Food and beverage
The land of cotton, candy
Say these words without cracking up a little: artisanal, fair-trade, organic, all-natural, hand-spun … cotton candy.
Yes, Coryn Enfinger, 28, and her cousin Ariana Rioseco, 22, have launched a company that makes cotton candy for grownups, even for grownups who eschew artificial dyes and want their sweet confections to be free range and cruelty free. Sink or Spin Cotton Candy debuted at the Tampa, Fla., Etsy Craft Party on June 6, nearly selling out with flavors like chai, creme brulée and lychee.
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Next up: rum, coconut, cinnamon and pumpkin. They sell the product in 32-ounce containers (no stick) for $4.50.
Shame, shame, shame
A Chinese environmental group has launched a smartphone app that tracks and shames polluting factories, highlighting how the government is welcoming public monitoring of companies that pollute.
The app uses real-time data published by local environmental authorities and enables the public to check hourly pollution data and see which industrial plants are producing excessive emissions.
The plants are on a list of about 15,000 drawn up by the Ministry of Environment that are required to monitor their air emissions and wastewater discharges. Since the beginning of the year, the government has required that the emissions data be made public.
Blanket protects kids
An Oklahoma company has created a protective blanket that developers say could give children a better chance of surviving debris from a tornado – or bullets from a 9 mm handgun.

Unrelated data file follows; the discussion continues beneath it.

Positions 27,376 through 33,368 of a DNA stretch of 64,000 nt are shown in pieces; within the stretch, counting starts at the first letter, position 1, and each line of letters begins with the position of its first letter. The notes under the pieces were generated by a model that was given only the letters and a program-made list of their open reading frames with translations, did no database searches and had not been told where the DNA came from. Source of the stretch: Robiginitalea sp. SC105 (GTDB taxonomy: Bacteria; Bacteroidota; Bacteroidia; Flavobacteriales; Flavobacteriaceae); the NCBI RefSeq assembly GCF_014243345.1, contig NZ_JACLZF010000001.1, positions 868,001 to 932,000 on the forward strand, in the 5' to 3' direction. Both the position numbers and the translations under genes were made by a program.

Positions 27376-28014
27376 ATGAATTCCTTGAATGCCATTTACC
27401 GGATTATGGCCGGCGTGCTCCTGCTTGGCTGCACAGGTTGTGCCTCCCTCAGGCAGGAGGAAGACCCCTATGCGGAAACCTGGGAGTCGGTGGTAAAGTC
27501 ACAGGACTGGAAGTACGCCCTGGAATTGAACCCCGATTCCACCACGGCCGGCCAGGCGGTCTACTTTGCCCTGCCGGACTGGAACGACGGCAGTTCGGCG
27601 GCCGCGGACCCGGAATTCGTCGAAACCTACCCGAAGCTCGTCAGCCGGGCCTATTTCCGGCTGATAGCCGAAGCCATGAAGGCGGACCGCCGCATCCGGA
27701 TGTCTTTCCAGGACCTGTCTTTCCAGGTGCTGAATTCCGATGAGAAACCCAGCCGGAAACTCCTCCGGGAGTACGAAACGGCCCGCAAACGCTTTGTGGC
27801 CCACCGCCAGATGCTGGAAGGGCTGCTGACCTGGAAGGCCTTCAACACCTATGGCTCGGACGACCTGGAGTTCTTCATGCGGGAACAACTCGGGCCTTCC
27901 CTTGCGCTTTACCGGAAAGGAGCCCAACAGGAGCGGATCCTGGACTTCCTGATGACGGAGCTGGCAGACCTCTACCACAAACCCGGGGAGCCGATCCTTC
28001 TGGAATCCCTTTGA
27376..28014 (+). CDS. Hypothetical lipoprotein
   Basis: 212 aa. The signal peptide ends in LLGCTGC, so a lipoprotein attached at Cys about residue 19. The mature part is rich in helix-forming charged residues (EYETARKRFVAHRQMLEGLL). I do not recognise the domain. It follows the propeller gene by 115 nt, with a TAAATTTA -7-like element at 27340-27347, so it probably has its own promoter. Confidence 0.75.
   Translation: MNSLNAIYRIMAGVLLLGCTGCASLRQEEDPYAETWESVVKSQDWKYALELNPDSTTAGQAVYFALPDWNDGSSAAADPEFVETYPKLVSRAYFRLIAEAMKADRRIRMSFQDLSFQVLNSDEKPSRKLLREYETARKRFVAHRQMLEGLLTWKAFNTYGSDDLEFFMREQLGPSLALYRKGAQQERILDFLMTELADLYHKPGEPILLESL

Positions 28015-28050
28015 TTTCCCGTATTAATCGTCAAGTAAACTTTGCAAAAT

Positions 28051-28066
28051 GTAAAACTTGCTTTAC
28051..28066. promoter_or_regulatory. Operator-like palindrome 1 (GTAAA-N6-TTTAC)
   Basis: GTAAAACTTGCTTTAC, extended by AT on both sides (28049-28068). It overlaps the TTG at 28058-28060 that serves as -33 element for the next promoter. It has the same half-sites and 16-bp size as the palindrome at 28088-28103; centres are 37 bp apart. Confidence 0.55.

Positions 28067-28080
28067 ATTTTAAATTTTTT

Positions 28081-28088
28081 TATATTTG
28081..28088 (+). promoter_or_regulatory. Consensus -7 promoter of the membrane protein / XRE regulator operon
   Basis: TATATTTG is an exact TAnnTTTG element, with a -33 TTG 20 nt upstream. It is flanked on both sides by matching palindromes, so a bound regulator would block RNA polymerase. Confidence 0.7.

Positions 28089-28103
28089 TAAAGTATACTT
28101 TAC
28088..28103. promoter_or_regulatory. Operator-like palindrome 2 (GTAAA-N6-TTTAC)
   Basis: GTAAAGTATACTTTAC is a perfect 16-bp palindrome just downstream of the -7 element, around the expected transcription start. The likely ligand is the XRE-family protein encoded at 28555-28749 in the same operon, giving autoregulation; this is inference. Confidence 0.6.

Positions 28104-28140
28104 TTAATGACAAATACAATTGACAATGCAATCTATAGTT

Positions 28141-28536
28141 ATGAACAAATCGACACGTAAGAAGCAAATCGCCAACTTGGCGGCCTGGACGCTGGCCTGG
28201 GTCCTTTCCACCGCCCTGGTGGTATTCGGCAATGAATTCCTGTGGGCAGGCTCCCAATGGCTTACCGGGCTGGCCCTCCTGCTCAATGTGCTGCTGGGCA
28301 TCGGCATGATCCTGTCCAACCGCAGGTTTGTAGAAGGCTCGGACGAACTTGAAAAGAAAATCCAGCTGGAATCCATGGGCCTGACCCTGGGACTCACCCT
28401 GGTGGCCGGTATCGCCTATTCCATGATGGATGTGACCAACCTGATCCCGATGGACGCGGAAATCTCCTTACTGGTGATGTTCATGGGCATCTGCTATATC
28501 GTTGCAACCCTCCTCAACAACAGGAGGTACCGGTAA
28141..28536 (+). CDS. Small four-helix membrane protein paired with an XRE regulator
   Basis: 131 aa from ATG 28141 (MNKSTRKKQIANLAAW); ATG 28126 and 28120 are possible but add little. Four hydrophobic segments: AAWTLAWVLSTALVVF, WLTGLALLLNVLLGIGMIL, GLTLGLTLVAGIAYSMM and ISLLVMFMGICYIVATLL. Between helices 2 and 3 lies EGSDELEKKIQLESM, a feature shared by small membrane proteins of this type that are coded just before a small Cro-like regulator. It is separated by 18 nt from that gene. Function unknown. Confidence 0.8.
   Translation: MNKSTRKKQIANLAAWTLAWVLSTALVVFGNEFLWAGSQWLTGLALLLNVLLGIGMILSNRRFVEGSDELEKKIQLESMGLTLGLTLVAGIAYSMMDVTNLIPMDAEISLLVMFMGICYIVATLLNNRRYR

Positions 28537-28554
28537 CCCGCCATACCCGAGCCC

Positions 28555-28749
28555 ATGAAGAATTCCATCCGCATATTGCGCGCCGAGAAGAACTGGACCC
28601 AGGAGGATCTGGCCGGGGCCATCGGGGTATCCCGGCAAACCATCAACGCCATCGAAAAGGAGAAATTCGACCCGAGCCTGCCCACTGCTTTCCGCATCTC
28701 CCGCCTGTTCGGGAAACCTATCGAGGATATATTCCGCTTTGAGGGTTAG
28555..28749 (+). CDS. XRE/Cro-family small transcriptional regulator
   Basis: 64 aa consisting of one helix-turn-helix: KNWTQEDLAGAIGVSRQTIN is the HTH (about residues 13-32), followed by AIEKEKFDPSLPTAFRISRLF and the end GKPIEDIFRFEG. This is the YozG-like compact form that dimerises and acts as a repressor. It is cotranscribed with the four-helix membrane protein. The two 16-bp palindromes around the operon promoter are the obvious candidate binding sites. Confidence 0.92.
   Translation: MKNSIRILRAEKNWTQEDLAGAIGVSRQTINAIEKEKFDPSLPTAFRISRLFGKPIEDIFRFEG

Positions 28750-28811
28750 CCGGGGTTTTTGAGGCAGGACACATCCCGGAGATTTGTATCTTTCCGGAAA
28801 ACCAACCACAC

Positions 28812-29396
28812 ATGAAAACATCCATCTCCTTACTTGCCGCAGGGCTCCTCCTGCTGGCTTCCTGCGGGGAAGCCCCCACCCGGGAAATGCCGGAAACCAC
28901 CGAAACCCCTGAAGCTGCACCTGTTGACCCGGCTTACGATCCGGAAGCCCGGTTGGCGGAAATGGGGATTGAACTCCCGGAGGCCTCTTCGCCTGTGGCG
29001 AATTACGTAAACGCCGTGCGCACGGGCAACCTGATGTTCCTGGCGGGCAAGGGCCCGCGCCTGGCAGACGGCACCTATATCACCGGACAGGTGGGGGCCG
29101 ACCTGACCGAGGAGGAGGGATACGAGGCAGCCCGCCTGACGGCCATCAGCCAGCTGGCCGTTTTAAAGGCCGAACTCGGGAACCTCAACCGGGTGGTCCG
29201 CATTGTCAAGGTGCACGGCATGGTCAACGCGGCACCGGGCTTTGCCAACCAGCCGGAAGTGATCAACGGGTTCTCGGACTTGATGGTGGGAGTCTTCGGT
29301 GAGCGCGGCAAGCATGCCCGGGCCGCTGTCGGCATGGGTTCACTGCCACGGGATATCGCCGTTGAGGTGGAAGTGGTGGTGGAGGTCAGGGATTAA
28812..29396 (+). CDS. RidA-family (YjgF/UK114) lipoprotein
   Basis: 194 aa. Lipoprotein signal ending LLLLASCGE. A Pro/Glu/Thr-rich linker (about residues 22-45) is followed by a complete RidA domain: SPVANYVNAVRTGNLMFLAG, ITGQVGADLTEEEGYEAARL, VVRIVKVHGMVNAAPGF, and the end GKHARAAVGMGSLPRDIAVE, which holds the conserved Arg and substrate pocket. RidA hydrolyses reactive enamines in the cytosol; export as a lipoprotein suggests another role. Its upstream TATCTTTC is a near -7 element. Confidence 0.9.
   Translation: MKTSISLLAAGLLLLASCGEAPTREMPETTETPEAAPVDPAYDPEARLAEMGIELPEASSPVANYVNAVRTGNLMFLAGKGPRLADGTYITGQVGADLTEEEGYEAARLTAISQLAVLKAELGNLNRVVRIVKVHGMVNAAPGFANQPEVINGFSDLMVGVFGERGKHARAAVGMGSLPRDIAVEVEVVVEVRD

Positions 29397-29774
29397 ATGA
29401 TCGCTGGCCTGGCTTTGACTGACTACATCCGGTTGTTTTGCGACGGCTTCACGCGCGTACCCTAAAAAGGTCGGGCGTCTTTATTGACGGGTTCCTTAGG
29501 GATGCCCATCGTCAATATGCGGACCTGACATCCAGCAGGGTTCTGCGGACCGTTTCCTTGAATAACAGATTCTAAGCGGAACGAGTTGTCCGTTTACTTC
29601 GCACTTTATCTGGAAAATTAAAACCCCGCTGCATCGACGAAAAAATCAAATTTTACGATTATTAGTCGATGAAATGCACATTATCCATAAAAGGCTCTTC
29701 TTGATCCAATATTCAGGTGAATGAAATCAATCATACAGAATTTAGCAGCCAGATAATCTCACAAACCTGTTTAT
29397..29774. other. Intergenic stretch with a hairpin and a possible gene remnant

The Bodyguard Blanket, made by ProTecht, is a bulletproof pad designed to protect students during disasters at school. The 5/16-inch thick rectangle features backpack-like straps that allow users to put it on, and then duck and cover.
Steve Walker developed the pad, The Oklahoman reported, after a massive tornado struck last year in Moore, Okla., killing 24 people including seven children inside an elementary school that didn’t have a tornado shelter.
The new material also protects against nails, shards of metal and other sharp objects. At $1,000 per blanket, some say buying one per student would be less expensive than building tornado shelters.
Jealous peets go after high-tech gadgets
About 1 in 10 U.S. pet owners have had their Fido or Fifi damage one of their electronic gadgets, according to a new survey.
The animals’ favorite chew toy: power cords, according to San Francisco-based SquareTrade, which sells extended warranties for laptops, tablets, mobile devices and other electronics.
The survey, which also found that male dogs are 86 times more likely than female pooches to damage a device, was conducted in May by Survey Sampling International, which collected feedback from 1,012 dog and cat owners.
Laura Berry, an educational consultant who lives in Orland Park, Ill., said one of her five cats, 8-year-old Sophie, in March threw up on the keyboard and mouse of her Hewlett-Packard all-in-one computer.
“It didn’t work well after that,” she said.
Cellphones account for almost a third of damaged devices, the survey found. The incidents range from a pet knocking the device off a table to vomiting or urinating on it.
Jealousy is believed to be a factor, as a quarter of pet owners said they were using the electronic item when the pet damaged it. Pets younger than a year old are three times more likely to damage a device than older pets.
Tampa Bay Times, The Associated Press and Chicago Tribune contributed.